According to a report from the National Audit Office in 2016, in 2015 alone benefits sanctions led to around £132 million being withheld from the poorest people in the country. Between 2010 and 2015 24% of Jobseekers Allowance claimants were sanctioned. The report found that despite the claims of government ministers that sanctions work by encouraging people to find work, the truth is that the sanction regime actually makes it harder for claimants to find work. It also found that some job centres were twice as likely as others to refer clients for sanctions although the DWP had no information on the causes of the variance, leading to the supposition that some staff members were more likely than others to impose sanctions for the same “offences”. When justice is capricious, there is no justice at all.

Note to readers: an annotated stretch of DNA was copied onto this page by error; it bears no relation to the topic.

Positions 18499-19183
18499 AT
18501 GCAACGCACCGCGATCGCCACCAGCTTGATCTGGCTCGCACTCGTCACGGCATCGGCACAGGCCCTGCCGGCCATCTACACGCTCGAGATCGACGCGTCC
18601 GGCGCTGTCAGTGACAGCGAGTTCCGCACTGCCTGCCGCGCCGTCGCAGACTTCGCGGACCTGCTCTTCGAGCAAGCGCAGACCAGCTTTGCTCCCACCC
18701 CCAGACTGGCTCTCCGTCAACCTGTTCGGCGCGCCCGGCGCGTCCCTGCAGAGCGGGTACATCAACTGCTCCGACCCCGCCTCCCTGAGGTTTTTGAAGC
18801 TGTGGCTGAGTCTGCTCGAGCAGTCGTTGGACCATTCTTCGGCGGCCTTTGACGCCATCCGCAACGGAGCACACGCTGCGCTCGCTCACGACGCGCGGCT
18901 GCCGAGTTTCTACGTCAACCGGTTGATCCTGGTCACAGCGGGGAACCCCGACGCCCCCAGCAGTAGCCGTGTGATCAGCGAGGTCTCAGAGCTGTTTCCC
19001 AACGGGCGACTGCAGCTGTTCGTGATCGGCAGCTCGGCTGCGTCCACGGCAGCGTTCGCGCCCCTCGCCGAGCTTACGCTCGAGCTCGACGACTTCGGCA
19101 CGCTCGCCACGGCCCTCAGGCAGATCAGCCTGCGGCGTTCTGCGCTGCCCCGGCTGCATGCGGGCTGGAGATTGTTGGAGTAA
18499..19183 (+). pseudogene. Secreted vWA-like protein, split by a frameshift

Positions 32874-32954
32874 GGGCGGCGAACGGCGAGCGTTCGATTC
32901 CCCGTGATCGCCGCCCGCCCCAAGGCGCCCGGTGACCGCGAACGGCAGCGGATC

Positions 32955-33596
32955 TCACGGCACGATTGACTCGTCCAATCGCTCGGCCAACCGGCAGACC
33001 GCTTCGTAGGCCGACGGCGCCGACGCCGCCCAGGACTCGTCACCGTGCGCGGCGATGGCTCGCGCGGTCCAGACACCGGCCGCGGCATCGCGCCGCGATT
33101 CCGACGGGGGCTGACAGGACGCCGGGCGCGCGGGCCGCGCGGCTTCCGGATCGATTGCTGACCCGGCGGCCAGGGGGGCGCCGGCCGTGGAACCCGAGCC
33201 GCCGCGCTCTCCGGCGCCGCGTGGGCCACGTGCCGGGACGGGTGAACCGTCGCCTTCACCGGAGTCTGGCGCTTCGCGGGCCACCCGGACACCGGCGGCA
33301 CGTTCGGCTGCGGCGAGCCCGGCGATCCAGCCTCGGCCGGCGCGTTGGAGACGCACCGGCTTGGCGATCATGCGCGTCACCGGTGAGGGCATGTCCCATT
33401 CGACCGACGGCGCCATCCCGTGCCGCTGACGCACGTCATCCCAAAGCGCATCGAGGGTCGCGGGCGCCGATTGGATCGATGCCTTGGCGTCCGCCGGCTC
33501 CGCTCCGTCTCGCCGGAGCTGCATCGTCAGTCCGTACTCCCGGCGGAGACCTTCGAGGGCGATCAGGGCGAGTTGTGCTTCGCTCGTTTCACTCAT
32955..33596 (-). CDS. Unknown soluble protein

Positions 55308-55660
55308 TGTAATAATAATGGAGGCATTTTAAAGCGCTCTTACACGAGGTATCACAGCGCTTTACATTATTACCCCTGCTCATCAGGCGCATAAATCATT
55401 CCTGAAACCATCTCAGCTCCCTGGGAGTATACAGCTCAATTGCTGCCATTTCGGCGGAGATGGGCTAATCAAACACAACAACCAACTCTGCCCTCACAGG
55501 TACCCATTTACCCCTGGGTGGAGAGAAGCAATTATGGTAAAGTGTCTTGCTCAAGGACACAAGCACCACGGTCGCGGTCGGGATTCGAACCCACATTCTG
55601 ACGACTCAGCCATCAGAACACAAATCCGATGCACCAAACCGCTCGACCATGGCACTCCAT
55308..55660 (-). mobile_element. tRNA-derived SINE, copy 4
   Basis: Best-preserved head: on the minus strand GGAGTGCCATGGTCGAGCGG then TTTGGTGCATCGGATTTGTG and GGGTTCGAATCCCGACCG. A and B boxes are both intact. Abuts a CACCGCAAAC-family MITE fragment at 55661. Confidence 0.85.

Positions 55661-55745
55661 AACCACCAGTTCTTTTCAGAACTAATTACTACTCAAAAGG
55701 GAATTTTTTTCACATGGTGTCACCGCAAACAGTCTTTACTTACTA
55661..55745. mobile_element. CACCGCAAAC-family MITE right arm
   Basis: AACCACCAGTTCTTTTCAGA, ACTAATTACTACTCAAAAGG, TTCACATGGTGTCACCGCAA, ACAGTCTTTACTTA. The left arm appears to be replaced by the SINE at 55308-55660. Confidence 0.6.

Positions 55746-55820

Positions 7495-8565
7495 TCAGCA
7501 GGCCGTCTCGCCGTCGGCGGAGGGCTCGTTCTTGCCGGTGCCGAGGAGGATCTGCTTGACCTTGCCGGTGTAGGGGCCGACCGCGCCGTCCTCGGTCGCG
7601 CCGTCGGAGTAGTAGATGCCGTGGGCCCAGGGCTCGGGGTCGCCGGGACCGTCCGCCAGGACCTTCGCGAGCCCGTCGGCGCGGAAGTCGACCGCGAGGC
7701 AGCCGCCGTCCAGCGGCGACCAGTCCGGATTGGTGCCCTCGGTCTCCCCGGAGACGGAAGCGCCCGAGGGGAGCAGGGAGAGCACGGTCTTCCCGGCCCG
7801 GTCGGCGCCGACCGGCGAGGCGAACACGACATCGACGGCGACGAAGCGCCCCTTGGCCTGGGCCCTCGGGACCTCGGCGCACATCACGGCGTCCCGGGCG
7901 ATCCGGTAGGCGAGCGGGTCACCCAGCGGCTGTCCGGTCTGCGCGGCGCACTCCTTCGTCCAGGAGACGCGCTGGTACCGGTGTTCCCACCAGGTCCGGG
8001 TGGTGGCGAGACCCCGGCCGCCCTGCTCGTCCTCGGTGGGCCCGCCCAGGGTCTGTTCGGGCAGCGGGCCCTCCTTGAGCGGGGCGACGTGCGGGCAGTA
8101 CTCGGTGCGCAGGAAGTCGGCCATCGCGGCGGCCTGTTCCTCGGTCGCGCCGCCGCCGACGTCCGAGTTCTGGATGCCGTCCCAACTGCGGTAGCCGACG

Those who have been sanctioned and left destitute have no other options but to seek assistance from foodbanks. As the sanctions regime has grown, so have foodbanks spread. A report released this week from the Trussel Trust, the largest provider of foodbanks, says that there are now over 2000 foodbanks in the country, providing over 1.2 million food parcels annually. According to the report this figure is a minimum figure, as it doesn’t include food parcels distributed by informal networks such as churches, housing associations, and community groups.